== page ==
Nest Foundation creates curriculum to accompany “Playground” documentary

The Nest Foundation recently made a film called “Playground,” a documentary that explores the devastating impact of child sex trafficking in the United States.  The film has been shown in communities across the country and even around the world, and Nest has found that prevention education is our most powerful investment in the effort to stop child sexual exploitation and trafficking.

At every screening, a common question was asked by members of the audience:  “How do we get this film into high schools?”  The average age of a child trafficked for sex is 13, and if children are not aware of the signs of potential perpetrators, they may end up becoming victims.

In December 2014, Nest launched a new curriculum about preventing sexual exploitation.  This high school curriculum focuses on 4 crucial topics:  breaking down sexual exploitation and trafficking; deconstructing media and advertising that send the wrong messages about sexuality; encouraging students to be smart about what they share on social media; and encouraging youth action and citizenship so that students can be heard.

The curriculum was piloted in Portland, OR, and data from Nest’s 2014 Annual Report revealed intriguing data:  87 percent of students were able to recognize trafficking as a form of modern-day slavery; 88 percent of students recognized the role pop culture plays in sustaining the sex industry; and 95 percent of students felt equipped to take action within their communities to prevent exploitation and trafficking.

The data shows the importance of education in the prevention of human trafficking and modern-day slavery, and “Playground” is a documentary that gives strong support in teaching the public about how to recognize it and how to ultimately prevent it.  The Nest Foundation is currently looking at other cities across the country for implementation of its new curriculum, such as Los Angeles, San Francisco, Austin, Dallas, and New York.  With the curriculum, Nest hopes to arm a generation of our youth to stay safe and smart in their own environments!  You can join the conversation on their Facebook and Twitter pages, and you can find out more about the documentary’s impact summary at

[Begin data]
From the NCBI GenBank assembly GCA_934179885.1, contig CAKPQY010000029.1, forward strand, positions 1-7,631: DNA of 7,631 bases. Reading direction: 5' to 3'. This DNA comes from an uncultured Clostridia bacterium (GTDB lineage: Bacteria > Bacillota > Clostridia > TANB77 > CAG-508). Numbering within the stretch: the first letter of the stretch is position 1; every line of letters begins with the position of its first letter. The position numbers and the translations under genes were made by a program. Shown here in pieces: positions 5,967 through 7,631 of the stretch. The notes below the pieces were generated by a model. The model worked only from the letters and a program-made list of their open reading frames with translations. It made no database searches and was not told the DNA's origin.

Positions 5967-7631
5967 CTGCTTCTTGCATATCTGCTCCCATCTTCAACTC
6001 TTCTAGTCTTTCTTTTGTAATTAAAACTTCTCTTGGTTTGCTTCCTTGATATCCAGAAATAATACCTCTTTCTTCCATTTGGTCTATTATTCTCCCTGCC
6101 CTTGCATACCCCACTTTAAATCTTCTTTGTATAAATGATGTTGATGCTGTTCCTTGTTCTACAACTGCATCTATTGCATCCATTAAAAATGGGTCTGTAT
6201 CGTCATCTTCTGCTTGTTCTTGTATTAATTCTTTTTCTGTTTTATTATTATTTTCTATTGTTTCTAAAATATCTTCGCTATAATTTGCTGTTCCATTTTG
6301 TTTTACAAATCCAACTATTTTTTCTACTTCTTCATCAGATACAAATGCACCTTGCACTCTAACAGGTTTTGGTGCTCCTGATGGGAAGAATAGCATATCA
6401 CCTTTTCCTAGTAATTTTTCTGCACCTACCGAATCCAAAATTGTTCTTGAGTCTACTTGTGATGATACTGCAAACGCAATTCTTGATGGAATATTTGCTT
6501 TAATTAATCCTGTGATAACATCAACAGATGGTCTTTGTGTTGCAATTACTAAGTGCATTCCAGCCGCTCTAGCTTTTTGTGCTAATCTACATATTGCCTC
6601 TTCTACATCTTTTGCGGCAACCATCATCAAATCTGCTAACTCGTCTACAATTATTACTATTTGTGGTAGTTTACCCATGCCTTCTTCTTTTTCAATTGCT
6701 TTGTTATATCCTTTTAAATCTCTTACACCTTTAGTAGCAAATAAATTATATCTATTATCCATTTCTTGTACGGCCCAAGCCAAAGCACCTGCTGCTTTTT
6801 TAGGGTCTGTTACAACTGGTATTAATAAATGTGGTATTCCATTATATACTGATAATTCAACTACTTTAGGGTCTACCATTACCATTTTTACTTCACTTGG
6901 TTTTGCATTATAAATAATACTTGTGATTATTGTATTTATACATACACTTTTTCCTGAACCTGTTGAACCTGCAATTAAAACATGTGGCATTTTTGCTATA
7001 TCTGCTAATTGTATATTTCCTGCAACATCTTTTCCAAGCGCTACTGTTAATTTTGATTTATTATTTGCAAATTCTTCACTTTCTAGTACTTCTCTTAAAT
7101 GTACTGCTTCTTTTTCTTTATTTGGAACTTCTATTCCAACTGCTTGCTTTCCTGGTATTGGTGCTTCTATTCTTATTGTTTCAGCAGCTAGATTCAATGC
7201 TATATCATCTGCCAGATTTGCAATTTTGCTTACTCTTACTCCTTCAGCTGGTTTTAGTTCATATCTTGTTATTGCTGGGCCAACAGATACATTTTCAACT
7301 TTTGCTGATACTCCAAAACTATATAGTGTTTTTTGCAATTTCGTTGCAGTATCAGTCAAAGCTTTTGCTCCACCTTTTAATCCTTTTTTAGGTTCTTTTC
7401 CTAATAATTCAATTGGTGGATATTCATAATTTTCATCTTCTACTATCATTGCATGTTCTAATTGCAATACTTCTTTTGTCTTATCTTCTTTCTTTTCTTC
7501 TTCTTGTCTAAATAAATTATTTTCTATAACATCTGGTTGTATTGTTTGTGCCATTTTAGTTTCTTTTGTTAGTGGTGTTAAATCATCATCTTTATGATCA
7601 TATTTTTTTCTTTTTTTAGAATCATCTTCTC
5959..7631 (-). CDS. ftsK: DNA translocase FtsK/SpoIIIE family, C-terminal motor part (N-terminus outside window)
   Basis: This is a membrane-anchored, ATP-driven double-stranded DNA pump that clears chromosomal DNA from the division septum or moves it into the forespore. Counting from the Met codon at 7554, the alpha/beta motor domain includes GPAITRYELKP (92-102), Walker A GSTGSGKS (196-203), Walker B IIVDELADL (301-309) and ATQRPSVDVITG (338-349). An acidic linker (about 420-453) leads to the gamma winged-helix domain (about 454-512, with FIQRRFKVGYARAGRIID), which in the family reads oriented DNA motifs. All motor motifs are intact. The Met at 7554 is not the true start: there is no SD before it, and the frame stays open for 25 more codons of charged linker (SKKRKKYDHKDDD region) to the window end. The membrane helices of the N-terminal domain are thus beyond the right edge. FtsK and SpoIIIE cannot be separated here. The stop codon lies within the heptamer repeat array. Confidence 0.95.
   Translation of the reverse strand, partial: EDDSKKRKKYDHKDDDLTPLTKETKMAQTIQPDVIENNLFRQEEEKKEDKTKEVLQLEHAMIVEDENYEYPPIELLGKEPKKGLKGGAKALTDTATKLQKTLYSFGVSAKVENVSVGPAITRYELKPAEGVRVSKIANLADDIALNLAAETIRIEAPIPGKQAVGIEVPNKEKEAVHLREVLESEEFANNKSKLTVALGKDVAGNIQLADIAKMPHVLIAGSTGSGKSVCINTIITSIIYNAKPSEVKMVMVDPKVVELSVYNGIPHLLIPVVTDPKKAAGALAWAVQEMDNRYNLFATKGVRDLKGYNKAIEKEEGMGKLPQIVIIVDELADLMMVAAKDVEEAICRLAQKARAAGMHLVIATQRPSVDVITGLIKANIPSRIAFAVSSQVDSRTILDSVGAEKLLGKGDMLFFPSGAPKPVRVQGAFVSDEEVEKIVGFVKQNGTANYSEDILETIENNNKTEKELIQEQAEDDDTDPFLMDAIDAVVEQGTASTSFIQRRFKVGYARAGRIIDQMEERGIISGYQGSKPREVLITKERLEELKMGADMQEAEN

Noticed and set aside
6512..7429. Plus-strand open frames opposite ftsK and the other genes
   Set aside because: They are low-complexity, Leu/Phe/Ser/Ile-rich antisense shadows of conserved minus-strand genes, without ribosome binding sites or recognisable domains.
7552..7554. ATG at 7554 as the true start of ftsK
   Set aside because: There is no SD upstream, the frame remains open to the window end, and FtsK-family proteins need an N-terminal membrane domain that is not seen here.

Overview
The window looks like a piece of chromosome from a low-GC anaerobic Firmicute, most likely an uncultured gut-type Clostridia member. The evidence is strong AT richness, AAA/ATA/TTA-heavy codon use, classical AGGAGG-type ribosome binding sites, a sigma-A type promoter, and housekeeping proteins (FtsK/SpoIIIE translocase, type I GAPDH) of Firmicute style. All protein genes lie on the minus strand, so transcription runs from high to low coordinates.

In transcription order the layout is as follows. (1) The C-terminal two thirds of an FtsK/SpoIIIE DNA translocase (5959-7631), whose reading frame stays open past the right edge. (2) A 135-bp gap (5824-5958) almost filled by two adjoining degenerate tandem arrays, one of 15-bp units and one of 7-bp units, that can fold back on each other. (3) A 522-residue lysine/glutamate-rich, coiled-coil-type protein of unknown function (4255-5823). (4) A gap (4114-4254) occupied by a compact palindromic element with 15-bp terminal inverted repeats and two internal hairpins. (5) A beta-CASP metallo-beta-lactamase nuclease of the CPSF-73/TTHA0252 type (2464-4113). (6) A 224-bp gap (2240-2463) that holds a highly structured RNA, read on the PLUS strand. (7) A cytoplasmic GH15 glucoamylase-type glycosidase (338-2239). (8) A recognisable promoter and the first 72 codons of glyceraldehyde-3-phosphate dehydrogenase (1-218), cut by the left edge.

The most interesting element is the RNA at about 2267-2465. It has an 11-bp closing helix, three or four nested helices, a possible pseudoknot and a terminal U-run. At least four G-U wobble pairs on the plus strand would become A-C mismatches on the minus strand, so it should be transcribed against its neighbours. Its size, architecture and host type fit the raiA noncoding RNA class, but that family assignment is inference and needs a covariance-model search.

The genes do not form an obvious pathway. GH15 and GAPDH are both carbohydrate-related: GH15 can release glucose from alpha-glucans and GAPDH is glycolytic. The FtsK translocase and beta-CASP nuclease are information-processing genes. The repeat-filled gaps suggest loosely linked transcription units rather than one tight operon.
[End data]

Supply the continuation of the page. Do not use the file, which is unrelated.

Secretary of State Elaine Marshall appointed president of National Association of Secretaries of State

PATH NC would like to congratulate NC Secretary of State Elaine Marshall on her appointment as the new president of the National Association of Secretaries of State (NASS)!

Secretary of State Marshall replaces former Oregon Secretary of State Kate Brown, who took office as governor of Oregon on February 18, following former Oregon governor John Kitzhaber’s resignation.  As the new president of NASS, Marshall will serve out the remainder of Brown’s original term of office, ending in July.

Marshall continues to support ending forms of exploitation within our state and beyond.   She is a supporter and friend to PATH NC, and we wish her the best in her recent appointment!

Founded in 1904, NASS is the oldest, nonpartisan professional organization of public officials in the US. Its members include the 50 states, the District of Columbia, American Samoa, and Puerto Rico. NASS serves as a medium for the exchange of information between states and fosters cooperation in the development of public policy. The association has key initiatives in the areas of elections and voting, state business services, digital archiving, international relations and state securities regulation, as well as several well-established awards programs.

WomenNC Fellowship Dinner (February 19)

WomenNC is holding its 6th annual Local-to-Global dinner forum on Thursday, February 19.  The event will take place from 5 PM to 8:30 PM at the James B. Hunt, Jr. Library on NC State’s Centennial Campus (1070 Partners Way) in Raleigh.

From 5-6:30, there will be a reception and fundraising raffle, and the dinner and program will go from 6:30-8:30.  The event’s keynote speaker will be Annie E. Clark, writer, spokesperson, and co-founder of End Rape on Campus, an organization supporting sexual assault survivors.

As well as being a contributor to MSNBC and the Huffington Post, Ms. Clark also worked on a recent documentary film called “The Hunting Ground,” which highlights the lives of sexual assault survivors.  The documentary has been named one of the five game-changing documentaries of the year!  It debuted at the 2015 Sundance Film Festival, and it will be in theaters on February 27.  You can view the film’s trailer at the following YouTube link.

The fellowship dinner is open only to paid registrants, so if you are interested in attending, please RSVP by Sunday, February 15!  To register and purchase tickets, please visit the Eventbrite page supplied in the link.  For any questions about the event, please contact the WomenNC Events Committee at (919) 744-4778, or email them at

New seminar available: Studying the Impact of the Internet and Social Media on Sex Trafficking

Presented by Dr. Nicole Bryan, Director of CSR Initiatives with the Runaway & Homeless Youth Training and Technical Assistance Center (RHYTTAC), a new web seminar is available called “Studying the Impact of the Internet and Social Media on Sex Trafficking.

Objectives in this webinar are to show: